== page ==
6. Learn to play the piano. I REALLY WANT TO PLAY THE PIANO. 
  7. Buy a 6 and 12 stringed guitar and teach my son to play, just because he loves music so much. 
  8. Go on a luxury Mediterranean cruise (western and eastern). 
  9. Return to Zimbabwe, Bulawayo, Paddonhurst … and cry for my loss, for my dad and for Jennifer. 
  10. Move to the coast. I love the sea. I wouldn't mind watching it every day. It not only inspires me, it also makes me humble. 
  11. Write a few more books. The sea will be my inspiration. 
  12. Paint again. Just one or two beautiful oil paint canvasses. 
  13. Drive a powerful car on a highway as fast as I have the nerve to go. If I survive, I'll do #14. If I don't, my daughter will do #14 for me. 
  14. Close my Facebook account and get rid of all other evidence of me on the internet. Well, obviously when I'm gone, I'm gone. 
That’s it! That’s the bucket list. I can't think of anything else. I imagine many things can be added to it, but I'm certain that at this age, the less I do, the better it is for me.

Sunday, 13 November 2011

The road is long ...

There's no such thing as a road to nowhere. Every road leads somewhere and the experiences along the way are enriching. It should never be about the destination. It should be about the journey ...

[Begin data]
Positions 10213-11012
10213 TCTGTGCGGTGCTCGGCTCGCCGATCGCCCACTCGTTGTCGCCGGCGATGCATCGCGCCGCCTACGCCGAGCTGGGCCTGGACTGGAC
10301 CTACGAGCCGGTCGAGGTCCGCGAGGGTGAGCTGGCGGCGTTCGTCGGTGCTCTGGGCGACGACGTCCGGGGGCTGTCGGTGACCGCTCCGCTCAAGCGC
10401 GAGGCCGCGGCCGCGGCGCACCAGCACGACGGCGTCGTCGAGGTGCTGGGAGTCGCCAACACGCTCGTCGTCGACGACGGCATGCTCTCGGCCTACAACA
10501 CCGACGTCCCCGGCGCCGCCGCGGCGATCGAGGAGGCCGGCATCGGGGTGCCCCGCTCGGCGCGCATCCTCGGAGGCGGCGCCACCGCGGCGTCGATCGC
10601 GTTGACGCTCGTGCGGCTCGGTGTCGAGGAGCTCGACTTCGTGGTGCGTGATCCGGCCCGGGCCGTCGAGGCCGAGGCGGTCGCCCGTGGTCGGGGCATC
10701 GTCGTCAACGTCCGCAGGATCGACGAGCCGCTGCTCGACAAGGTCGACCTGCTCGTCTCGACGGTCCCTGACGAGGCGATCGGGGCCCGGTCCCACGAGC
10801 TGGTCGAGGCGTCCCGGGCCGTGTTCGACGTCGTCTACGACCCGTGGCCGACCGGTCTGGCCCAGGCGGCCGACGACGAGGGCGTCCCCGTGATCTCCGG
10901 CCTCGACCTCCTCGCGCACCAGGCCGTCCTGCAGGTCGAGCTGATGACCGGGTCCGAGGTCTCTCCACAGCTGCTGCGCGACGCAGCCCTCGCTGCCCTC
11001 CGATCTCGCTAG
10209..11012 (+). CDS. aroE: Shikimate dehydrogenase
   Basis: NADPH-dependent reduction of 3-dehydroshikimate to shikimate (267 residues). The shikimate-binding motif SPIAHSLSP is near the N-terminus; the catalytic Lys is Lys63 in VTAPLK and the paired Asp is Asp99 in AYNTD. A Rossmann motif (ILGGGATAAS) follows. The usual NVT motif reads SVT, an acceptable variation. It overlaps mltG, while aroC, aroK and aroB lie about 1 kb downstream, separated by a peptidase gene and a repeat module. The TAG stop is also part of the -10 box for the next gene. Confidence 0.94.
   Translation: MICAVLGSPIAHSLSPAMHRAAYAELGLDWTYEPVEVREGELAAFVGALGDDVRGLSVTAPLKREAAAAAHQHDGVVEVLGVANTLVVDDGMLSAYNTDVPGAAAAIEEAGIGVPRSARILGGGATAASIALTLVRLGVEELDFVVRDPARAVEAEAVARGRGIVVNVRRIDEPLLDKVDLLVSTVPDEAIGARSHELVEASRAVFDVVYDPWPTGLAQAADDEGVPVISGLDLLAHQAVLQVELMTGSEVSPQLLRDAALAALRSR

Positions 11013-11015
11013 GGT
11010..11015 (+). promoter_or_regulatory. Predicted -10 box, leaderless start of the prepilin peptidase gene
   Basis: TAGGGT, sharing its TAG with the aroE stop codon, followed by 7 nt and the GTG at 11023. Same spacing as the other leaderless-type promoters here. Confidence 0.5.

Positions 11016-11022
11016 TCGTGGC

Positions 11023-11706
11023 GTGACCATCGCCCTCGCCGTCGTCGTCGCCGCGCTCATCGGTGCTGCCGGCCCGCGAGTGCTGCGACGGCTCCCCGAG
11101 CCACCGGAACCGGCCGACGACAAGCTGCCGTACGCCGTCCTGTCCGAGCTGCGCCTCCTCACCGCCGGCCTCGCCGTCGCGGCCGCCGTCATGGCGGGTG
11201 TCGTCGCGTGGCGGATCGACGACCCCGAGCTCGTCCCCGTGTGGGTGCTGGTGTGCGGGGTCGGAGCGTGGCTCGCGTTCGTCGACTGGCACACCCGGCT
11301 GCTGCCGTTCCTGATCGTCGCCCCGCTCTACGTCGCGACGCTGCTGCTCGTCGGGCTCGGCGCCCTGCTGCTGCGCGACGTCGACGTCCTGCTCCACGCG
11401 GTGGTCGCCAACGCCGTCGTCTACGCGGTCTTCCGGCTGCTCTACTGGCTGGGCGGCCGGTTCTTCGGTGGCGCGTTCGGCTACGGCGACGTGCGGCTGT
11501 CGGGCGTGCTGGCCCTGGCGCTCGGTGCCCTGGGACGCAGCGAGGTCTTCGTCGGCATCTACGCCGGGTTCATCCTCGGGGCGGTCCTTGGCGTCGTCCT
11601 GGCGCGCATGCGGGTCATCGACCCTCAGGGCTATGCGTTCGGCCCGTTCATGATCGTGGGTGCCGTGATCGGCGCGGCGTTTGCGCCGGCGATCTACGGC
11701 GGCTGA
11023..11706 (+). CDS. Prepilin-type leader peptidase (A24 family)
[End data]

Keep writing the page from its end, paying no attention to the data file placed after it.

It reminds me of the song "Road to Nowhere" by Talking Heads. The lyrics in part are:

We're on a road to nowhere
come on inside.
Takin' that ride to nowhere
we'll take that ride.
I'm feelin' okay this mornin'
and you know.
We're on the road to paradise
here we go
here we go.

People don't have the patience anymore to enjoy travelling. It's all about the destination. Their impatience in itself translates their lack of desire to move in-between. Leaving is effort and arrival is anticipation, but the in-between ... well, that's futile. We would want some kind of quantum teleportation in our homes, "Beam me there." Enter the destination and "POOF", we experience instantaneous departure and arrival.

In effect, the road is important. It's spiritual. It tests us at times when we are most vulnerable. Whether confined in an aeroplane, bus, train or car, we have limited choices of what to do. So, our patience is tested. We learn to wait. Our courage is tested. We learn to face everything we encounter.